Title

The New Lyrics of the Old Folks: The Role of Family Ownership in Corporate Innovation

Publication Type

Working Paper

Version

Postprint

Publication Date

8-2014

Abstract

According to conventional wisdom, family ownership, which signals a lack of social capital and trust in an economy, may impede innovation. This argument, however, fails to recognize that modern family firms can benefit from capitalist institutions that promote innovation. Using a comprehensive sample of U.S. family-owned public firms and patents for the period from 2000 to 2010, we show that family ownership promotes innovation and that this positive effect can be attributed to reduced financial constraints, a greater commitment to long-term value, and improved corporate governance. Causality is confirmed by an instrumental variable analysis using the state-level divorce rate and a difference-in-difference analysis based on changes in estate taxes (the Economic Growth and Tax Relief Reconciliation Act of 2001).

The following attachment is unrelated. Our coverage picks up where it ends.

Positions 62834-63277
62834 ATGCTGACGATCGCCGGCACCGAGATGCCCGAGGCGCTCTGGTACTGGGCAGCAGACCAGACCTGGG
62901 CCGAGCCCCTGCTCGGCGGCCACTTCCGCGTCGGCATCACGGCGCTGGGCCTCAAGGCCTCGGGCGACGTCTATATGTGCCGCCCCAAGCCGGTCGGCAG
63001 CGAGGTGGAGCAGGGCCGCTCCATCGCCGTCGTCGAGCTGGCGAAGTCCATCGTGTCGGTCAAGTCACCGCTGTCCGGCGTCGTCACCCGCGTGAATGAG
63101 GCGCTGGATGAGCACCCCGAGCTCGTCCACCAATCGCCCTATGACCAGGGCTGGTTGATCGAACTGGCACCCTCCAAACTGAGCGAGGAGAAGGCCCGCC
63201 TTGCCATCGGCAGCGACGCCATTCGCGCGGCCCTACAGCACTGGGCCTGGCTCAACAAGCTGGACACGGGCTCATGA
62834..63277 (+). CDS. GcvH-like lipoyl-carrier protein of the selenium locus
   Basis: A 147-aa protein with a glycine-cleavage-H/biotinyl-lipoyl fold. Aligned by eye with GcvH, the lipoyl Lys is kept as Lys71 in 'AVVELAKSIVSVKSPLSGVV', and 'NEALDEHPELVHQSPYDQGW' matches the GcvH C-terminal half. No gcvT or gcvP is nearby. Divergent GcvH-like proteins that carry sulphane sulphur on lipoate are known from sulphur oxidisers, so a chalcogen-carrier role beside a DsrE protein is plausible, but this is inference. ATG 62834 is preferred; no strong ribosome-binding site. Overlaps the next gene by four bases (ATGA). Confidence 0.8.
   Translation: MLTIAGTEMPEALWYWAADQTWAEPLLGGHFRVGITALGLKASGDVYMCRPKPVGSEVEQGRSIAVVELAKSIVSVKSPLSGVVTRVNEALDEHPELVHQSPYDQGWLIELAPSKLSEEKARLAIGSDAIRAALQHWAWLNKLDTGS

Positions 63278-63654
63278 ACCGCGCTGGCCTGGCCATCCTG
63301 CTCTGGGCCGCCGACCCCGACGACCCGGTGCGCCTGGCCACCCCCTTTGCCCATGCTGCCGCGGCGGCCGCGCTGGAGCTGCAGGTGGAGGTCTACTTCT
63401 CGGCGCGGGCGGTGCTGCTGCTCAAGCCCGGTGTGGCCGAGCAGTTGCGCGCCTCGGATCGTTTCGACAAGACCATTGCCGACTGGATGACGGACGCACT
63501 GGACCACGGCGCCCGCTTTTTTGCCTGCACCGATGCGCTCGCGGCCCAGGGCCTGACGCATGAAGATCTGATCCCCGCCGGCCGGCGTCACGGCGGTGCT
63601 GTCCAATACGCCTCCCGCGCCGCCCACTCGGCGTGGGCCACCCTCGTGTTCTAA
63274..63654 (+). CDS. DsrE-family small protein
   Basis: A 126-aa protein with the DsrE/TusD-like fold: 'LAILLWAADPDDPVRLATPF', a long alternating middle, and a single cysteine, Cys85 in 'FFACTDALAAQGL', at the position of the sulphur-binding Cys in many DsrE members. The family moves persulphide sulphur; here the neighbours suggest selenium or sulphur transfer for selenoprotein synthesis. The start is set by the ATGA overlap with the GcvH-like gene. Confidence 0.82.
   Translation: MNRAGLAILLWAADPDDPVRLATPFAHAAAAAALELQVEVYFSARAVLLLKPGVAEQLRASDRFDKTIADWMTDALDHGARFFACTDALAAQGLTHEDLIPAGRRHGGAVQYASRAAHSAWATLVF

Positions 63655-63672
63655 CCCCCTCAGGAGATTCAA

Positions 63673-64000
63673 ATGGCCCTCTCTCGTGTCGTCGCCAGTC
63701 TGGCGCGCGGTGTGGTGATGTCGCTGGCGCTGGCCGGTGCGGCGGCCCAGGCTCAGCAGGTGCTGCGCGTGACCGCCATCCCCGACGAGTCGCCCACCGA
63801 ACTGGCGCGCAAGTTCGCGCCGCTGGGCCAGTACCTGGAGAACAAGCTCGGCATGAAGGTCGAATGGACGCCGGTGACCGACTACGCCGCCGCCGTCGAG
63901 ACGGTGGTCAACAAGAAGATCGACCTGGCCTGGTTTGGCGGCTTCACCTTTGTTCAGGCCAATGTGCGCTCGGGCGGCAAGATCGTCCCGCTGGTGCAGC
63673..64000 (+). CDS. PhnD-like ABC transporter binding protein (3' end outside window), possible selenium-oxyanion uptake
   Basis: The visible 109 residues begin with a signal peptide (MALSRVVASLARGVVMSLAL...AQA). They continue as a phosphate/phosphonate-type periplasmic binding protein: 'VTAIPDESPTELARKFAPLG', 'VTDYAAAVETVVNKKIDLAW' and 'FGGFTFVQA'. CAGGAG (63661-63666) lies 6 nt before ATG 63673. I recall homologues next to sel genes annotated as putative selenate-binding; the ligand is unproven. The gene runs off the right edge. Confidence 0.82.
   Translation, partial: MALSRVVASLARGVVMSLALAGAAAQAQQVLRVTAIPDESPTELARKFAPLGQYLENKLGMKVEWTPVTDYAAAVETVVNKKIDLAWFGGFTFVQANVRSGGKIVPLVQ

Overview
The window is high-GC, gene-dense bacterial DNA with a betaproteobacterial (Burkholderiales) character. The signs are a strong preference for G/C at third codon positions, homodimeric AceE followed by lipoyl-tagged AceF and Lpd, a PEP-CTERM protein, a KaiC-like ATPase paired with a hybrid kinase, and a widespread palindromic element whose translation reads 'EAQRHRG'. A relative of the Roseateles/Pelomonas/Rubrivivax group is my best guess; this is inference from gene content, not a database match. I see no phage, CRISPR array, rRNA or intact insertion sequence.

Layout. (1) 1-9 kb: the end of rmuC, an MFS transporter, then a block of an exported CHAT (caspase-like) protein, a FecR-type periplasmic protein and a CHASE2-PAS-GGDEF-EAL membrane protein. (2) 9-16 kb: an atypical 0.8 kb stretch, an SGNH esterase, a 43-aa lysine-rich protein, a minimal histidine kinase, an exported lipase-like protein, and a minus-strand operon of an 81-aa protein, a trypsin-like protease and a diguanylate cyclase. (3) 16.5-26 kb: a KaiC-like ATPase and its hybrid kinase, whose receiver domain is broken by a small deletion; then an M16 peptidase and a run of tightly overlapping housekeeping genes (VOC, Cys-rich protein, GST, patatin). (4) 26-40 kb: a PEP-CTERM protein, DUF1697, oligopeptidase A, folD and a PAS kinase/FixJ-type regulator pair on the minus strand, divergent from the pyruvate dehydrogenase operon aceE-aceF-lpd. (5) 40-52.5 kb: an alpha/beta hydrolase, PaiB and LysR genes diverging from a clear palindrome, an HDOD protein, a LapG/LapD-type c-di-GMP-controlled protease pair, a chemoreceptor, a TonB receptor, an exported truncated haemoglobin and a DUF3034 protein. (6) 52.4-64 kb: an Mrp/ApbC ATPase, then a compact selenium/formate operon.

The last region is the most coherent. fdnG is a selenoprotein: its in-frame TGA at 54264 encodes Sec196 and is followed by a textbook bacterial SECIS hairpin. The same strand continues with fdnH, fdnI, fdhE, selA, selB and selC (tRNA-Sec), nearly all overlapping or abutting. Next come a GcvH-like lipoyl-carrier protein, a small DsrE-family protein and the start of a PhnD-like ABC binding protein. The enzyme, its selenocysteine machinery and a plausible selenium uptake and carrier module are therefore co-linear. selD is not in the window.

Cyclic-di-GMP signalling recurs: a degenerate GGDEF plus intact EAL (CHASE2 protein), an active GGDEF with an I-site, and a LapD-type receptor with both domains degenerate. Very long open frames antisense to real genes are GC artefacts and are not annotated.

Keywords

Family Firms, Innovation, Intangible Investment

Discipline

Accounting | Entrepreneurial and Small Business Operations | Technology and Innovation

Research Areas

Corporate Governance, Auditing and Risk Management

Issue

51

First Page

1

Last Page

72

Publisher

INSEAD

City or Country

Singapore

Creative Commons License

Creative Commons Attribution-Noncommercial-No Derivative Works 4.0 License
This work is licensed under a Creative Commons Attribution-Noncommercial-No Derivative Works 4.0 License.